- Online course. Online courses are more popular than ever with a lot of the world either under lockdown or looking to switch their work and employment to a virtual, remote lifestyle. Consider offering a companion course to your book to help people benefit from its wisdom more deeply.
- Video series. A lot of people will gladly watch YouTube but won’t take the time to read a full book. Could you offer a bitesize, video version of some of your book’s most important lessons? It might help people who would never have otherwise heard of you.
- Social media content. Social media isn’t going away anytime soon. Can you share nuggets of wisdom from your full book in a social media format that might inspire new audiences to then check out the full thing?
If your mission is to serve and reach as many people as possible, don’t limit yourself to just a book. Think about new formats to maximize your impact.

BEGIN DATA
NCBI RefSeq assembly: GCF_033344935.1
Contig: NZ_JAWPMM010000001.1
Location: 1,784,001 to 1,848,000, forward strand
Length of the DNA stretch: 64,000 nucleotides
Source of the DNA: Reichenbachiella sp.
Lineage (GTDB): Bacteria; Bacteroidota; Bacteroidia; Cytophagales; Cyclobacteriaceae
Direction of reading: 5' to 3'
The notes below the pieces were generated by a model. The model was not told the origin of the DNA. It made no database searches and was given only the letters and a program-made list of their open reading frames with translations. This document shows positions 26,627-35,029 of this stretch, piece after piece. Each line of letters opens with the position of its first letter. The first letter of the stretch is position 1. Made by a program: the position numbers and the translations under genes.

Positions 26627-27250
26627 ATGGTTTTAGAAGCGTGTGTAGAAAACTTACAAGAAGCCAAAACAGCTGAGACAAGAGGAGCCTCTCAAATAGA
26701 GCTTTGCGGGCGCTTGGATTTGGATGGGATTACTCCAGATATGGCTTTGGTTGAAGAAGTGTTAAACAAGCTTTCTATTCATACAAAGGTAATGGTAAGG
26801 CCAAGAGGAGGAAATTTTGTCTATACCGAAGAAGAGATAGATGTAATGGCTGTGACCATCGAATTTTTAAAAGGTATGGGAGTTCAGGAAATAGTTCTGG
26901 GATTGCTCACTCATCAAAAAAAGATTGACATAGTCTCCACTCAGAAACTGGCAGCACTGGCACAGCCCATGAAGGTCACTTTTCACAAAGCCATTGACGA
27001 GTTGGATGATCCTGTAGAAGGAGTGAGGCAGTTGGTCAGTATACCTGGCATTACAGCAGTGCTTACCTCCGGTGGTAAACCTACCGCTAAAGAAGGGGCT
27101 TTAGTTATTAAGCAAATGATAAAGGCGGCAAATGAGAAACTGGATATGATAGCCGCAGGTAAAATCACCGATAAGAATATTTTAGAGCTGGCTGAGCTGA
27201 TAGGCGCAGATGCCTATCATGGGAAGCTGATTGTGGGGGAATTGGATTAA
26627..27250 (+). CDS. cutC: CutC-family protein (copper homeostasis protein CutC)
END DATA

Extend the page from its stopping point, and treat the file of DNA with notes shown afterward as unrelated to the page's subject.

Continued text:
“Learning I needed space to do that kind of thinking and do that kind of writing – that was a big lesson I learned” – David Allen
When it comes to productivity, you could do a lot worse than listening to David Allen.
I had the privilege of interviewing him, and one of the key messages he shared that I feel is most pertinent to writers was the importance of the right space for deep thinking and work.
If you’ve been writing for some time, you are probably conscious that your output can vary greatly. There are some days when writing feels effortless, and others when it is the hardest thing in the world.
While we can’t always control how productive we feel, there is a lot we can do to boost our output.